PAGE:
Terry Goodkind is very popular for his “Sword of Truth” series of books. The author recently self-published a new book named “The First Confessor”. This book was launched earlier in July and came on the top of Amazon’s bestseller list in a quick span of days. The success of this book also attracted many book pirates, as piracy is quite rampant in the digital world and any published book cannot escape this cycle.
But interestingly enough, Goodkind employed a severe method to deal with these pirates. According to The Guardian, Gookind employed a “shame game” against one particular pirate. It is reported that Terry posted these lines: “So Josh, how about it—no respect for a hard-working author and fellow racing enthusiast? Not even for someone that is emphatically trying to reach out to people that might consider pirating our hard work? Can’t be bothered to read and consider our note on piracy in the front of the book? How ironic you claim to be a fan of books that uphold truth and honor above all else? We hope the price of fame is worth the cost of your infamy.”
As a reaction to the post, a few hours later the Josh guy had deleted his Facebook account and also removed all the pirated links from the net. Looking at this situation, lots of interesting questions arise of piracy and reactions towards it. Is it wise for writers themselves to take up the challenge against pirates and point out each and every individual involved in book piracy? Should these pirates be “slandered” publicly? Pirating Terry Goodkind’s best seller which has sold more than 25 million copies would not by any means affect Terry’s bank account for sure. So what was actually the whole point of this behavior?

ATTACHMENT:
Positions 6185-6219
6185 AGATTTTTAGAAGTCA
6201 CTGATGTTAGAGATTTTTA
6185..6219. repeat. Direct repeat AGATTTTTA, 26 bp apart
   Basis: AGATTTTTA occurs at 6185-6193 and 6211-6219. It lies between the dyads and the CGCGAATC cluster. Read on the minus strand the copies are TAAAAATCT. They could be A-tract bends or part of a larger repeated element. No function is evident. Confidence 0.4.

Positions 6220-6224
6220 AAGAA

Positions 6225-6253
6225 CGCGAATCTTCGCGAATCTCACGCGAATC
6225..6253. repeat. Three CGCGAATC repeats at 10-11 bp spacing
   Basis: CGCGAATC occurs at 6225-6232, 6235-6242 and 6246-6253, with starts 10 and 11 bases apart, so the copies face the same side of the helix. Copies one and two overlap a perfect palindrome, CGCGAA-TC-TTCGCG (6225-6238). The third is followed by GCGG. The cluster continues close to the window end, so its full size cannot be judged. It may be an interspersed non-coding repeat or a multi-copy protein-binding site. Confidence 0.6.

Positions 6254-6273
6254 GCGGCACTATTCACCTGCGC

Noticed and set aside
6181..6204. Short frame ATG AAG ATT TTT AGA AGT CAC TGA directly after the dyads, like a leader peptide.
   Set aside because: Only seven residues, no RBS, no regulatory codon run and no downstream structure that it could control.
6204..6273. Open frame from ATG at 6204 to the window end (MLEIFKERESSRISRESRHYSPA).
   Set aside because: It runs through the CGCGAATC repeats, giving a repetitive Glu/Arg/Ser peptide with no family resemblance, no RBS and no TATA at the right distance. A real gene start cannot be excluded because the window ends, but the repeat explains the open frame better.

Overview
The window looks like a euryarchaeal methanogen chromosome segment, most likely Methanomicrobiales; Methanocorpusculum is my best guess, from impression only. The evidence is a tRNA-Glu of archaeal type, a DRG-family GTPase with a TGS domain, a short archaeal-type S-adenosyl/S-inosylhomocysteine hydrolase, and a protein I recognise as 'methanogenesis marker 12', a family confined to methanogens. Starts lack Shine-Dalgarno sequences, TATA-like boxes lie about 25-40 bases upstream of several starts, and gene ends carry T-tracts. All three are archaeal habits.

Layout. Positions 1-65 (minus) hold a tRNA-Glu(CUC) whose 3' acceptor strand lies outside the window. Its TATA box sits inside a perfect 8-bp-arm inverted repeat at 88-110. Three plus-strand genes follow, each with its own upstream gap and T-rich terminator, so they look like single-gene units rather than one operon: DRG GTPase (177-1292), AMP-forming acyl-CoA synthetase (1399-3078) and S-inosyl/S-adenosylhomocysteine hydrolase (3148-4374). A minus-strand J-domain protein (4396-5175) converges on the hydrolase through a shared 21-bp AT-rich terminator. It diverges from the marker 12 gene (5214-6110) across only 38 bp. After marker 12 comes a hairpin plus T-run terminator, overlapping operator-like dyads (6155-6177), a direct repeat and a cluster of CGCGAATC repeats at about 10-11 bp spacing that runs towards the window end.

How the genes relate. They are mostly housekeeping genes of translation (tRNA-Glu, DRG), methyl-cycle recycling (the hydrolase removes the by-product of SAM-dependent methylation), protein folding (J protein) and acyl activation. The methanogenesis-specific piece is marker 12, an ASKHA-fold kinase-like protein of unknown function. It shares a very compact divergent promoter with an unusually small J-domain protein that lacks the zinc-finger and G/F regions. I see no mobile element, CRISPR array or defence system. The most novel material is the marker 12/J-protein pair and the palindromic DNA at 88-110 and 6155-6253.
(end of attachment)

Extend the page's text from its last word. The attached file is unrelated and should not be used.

Questions remain regarding whether writers should spy around the web to hunt down pirates? Is the reaction of mobilizing fans to hunt down pirates and crucify them appropriate? What is going to happen if J.K. Rowling starts to publicly shame the ones who have uploaded her books on a file sharing website? Crowd mobilization of Rowling fans is easily possible, but what if this leads to a widespread violence against the pirate Rowling points at? Also, if we took it a little further, what will happen if a Die Hard fan and follower of Terry physically attacks the “book pirate” and hurts him?
Whether all of this is justified or not, it should be maintained that authors are like celebrities and carry a social responsibility which restricts the behavior of singling out an individual and smashing them publicly for stealing their work. It is the moral responsibility of the authors to keep their behaviors in check and not to play with public sentiment. What Terry Goodkind did was unusual, but he obviously acted out of momentary anger and did not think of the consequences his comment might have on the “Joshes” of the world.